Illustration of French fashion model imposed on wreckage of Rana Plaza buildings

Rana Plaza, Coronavirus, and the Need for Worker Organizing

The continuing aftermath of a disaster

As health and safety concerns around workplaces have reentered American public dialogue, it is worth noting that yesterday marked the seventh anniversary of the Rana Plaza collapse in Bangladesh. Over 1,000 people died in the worst industrial disaster in the history of the garment industry.

Last August, I wrote a piece for Labor Notes on the state of efforts to prevent a similar disaster from happening again:

On April 23, 2013, a local television crew shot footage of cracks in the Rana Plaza factory complex in Dhaka, Bangladesh. The building was evacuated, but the owner of the building declared it safe and told workers to come back the next day. One Walmart supplier housed in the building, Ether Tex, threatened to withhold a month’s wages from any workers who didn’t return.

The building collapsed on April 24, and when the rubble was finally cleared, 1,134 people were found dead, with another 2,500 injured. It was the worst industrial disaster in the history of the garment industry.

From the ashes of Rana Plaza emerged the Bangladesh Accord on Fire and Building Safety. An international compact among nonprofit organizations, Western manufacturers and retailers, local Bangladeshi union federations, and several major global unions, the Accord has monitored fire and building safety in 1,700 factories in Bangladesh over the past six years for signatory brands.

The upshot of the story was that the Accord, while providing important gains in safety for Bangladesh’s enormous garment sector, did not go all the way in protecting the more fundamental right to organize from which real security on the job stems:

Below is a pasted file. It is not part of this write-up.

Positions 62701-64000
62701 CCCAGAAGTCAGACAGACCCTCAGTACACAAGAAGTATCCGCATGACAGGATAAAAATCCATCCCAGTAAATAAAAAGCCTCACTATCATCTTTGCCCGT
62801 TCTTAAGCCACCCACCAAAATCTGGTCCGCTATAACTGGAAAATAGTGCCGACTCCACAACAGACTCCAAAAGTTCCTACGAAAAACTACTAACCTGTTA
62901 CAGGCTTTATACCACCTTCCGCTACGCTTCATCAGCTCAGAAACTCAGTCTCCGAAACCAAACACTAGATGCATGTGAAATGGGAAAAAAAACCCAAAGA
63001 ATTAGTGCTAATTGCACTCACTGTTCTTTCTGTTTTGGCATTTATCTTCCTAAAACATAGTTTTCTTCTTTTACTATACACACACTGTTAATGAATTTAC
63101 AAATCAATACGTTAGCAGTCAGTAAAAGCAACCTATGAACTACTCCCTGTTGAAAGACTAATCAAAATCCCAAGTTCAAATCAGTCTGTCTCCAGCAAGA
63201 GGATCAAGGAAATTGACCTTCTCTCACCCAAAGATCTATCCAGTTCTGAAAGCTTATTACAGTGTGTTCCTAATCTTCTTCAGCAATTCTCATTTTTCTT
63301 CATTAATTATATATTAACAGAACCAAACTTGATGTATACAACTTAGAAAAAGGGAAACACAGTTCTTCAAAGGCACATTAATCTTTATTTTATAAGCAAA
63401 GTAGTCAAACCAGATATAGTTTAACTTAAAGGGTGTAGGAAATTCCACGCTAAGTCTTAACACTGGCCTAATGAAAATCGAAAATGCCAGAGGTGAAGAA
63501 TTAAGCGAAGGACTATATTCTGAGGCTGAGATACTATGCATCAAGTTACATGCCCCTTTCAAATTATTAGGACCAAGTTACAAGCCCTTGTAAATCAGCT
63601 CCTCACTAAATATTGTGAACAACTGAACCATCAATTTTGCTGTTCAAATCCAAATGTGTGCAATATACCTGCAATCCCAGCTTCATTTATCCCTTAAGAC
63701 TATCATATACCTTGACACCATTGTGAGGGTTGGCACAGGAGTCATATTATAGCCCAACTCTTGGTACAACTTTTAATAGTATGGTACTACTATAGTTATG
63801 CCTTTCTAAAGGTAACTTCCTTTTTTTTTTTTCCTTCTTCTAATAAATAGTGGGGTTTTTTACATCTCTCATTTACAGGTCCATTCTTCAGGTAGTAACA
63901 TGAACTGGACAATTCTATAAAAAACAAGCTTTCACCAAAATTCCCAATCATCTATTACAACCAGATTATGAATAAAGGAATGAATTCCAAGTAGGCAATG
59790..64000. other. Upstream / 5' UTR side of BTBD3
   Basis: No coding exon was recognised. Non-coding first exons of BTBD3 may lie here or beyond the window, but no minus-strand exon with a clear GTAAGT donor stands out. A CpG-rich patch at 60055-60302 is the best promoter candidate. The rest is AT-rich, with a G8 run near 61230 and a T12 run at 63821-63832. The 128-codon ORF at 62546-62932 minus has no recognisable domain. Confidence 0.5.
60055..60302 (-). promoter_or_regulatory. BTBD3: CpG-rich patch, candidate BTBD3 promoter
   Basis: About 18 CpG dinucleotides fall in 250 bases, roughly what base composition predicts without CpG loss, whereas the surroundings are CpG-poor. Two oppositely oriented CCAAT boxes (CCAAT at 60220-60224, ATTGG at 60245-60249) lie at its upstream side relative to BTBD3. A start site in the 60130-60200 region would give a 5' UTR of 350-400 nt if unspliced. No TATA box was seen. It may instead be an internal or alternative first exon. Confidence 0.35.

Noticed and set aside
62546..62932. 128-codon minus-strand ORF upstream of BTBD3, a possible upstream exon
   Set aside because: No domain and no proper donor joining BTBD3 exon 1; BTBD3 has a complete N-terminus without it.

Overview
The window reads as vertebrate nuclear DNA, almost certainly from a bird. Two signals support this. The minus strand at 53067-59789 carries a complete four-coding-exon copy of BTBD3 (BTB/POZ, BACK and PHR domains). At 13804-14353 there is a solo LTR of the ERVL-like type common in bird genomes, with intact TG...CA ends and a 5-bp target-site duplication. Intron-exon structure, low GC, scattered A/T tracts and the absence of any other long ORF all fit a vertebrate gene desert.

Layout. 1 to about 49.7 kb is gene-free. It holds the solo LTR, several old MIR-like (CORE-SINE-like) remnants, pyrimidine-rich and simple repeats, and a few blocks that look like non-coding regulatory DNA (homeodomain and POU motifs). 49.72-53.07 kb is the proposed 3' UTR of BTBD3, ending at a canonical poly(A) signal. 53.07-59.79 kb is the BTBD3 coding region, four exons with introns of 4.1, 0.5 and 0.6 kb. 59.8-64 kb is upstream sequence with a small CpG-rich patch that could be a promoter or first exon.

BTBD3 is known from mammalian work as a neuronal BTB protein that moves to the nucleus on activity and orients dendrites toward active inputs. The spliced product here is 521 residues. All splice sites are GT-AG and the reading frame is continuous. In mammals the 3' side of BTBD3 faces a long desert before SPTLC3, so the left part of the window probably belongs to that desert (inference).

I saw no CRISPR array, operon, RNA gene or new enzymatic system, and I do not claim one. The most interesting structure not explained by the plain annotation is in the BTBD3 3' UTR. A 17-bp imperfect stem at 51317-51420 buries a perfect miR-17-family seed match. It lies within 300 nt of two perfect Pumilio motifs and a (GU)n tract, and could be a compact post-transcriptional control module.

Chaumtoli Huq, a professor at the City University of New York School of Law and maker of the 2017 film Sramik Awaaz (Worker Voices) on the Bangladeshi garment industry, said that’s a problem..“The workers I interviewed in my documentary were very clear in what they think needs to happen—it wasn’t renew the Accord, it was put a union in my factory.” She argues that the international solidarity movement is not sufficiently listening to those workers…

“What’s odd is that you have almost these two parallel movements—you have the Accord piece and you have the wages and unionization piece,” said Huq.

At the time, minimum wage in the Bangladeshi garment sector was about $95 a month, or a quarter of what would constitute a living wage.

What’s changed in the last year? Well, wages sure haven’t gone up.

Instead, a different kind of industrial disaster has occurred. With the pandemic collapsing demand and supply chains around the world by March, one million garment workers in Bangladesh were laid off or furloughed, a quarter of the total workforce in the country’s garment industry. Most were sent home without severance or owed money, according to the New York Times. Most Western brands are avoiding financial responsibility to the workers.

The Bangladesh Garment Manufacturers and Exporters Association (BGMEA)’s members, who own not just factories but Parliament itself, are getting bailed out by the government to the tune of $590 million. Workers, on the other hand, have to face the twin calamities of extreme financial distress and worries about the spread of the virus.

The situation shows that responding to Rana Plaza with technocratic fixes and deals with the brands that were narrowly oriented on preventing another Rana Plaza-style industrial disaster—however well intentioned—was not enough. What’s needed to prevent the wide range of catastrophes that can affect workers in the global South is to emphasize building real worker power that can allow Bangladeshi people to advocate for themselves.

Otherwise, all you’ll end up with is another catastrophe down the line—one that is different in nature, but all too familiar in its decimation of the lives of the most vulnerable members of the supply chains that provide goods and services for Western corporations.

It’s not hopeless; it just takes respect for the will and the organizing capacity that Bangladeshi workers themselves already have. Solidarity, siblings.